The Montana governor and outgoing chairman of the Democratic Governors Association (DGA) was asked about White at the DGA’s Washington conference on Wednesday. His answer suggests he knows what White’s going to say.

“I think it’s a great shot that the mayor of Houston has decided to run for governor and not the United States Senate,” Schweitzer said. “We like the chances of Mayor White. He is a pragmatic businessman. He is one of the greatest current mayors in America.

“The entry of Mayor White is a great start in the Texas battle.”

Runyan drama beginning to wear on GOP

The Backroom said a few weeks ago that people shouldn’t hold their breath when it comes to NFL offensive lineman Jon Runyan running for Congress.

And then Runyan said he would run against Rep. John Adler (D-N.J.).

Whoops, right?

What has ensued since then, though, provides some vindication.

Within days of Runyan’s announcement, the “candidate” suggested he wasn’t so sure about running for Congress, and now an influential GOP figure in the district appears to be running out of patience.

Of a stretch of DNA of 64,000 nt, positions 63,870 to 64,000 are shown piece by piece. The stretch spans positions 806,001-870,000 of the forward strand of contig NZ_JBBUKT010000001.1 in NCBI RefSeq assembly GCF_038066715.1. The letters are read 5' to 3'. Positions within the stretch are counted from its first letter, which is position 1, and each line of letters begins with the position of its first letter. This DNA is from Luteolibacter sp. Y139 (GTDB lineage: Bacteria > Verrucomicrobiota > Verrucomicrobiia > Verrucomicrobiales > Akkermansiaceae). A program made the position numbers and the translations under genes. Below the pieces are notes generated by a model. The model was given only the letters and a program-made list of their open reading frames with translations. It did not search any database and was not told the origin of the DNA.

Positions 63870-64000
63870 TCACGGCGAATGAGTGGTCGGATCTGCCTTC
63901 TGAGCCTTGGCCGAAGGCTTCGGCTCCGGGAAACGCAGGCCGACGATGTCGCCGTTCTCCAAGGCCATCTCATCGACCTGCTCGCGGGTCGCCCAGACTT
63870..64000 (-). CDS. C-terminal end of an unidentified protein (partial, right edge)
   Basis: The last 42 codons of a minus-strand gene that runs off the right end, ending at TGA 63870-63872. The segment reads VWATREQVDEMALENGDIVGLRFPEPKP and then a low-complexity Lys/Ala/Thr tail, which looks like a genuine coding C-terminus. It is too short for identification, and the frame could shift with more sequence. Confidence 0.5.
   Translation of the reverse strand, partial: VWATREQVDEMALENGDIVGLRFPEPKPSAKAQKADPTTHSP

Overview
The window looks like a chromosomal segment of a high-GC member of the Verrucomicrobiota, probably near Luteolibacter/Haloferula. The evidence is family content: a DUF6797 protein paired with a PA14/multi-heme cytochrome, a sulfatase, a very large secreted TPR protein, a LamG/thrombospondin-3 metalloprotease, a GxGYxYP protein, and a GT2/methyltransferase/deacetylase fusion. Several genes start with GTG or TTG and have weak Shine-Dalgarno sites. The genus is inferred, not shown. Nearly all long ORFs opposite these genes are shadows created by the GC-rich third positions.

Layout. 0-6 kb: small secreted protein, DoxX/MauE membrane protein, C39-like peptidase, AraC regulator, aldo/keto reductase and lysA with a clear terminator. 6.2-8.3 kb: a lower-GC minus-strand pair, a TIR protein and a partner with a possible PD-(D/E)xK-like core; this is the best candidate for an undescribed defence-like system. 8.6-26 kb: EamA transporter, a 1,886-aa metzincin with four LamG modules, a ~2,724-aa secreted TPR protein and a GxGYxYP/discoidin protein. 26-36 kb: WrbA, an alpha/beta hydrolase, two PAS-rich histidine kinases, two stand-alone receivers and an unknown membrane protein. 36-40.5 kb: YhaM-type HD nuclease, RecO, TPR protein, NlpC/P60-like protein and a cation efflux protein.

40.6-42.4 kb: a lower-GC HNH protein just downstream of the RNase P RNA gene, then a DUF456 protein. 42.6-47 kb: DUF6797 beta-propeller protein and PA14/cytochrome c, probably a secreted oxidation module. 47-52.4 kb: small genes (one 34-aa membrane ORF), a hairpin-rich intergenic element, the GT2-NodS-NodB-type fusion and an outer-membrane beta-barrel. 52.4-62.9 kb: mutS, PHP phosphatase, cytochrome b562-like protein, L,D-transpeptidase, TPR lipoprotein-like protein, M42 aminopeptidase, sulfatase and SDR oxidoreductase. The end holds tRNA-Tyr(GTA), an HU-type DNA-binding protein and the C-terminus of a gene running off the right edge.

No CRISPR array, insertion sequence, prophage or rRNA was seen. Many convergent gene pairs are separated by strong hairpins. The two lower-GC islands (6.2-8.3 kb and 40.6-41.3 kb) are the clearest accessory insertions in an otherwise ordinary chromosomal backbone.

Ocean County Republican Party Chairman George Gilmore told that he’s not convinced Runyan will leave the NFL behind at season’s end.

And, more importantly, the chairman is not prepared to hang around and find out.

More important, perhaps, is the fact that Runyan is from Burlington County, and Ocean County Republicans would very much like to have their own nominee (Gilmore ran Freeholder Jack Kelly last year in a nasty, nasty primary against eventual nominee Chris Myers).

In short, Runyan threw things off by deciding to sign with the San Diego Chargers for the rest of the season, and it appears as though an influential Republican is headed in a different direction.

Runyan was wary of a tough primary to begin with. Will he really want to stick around if he faces strong GOP opposition? Especially when he didn’t become a Republican until just recently?

Don’t call him a candidate just yet.

Blake is a campaign reporter for The Hill.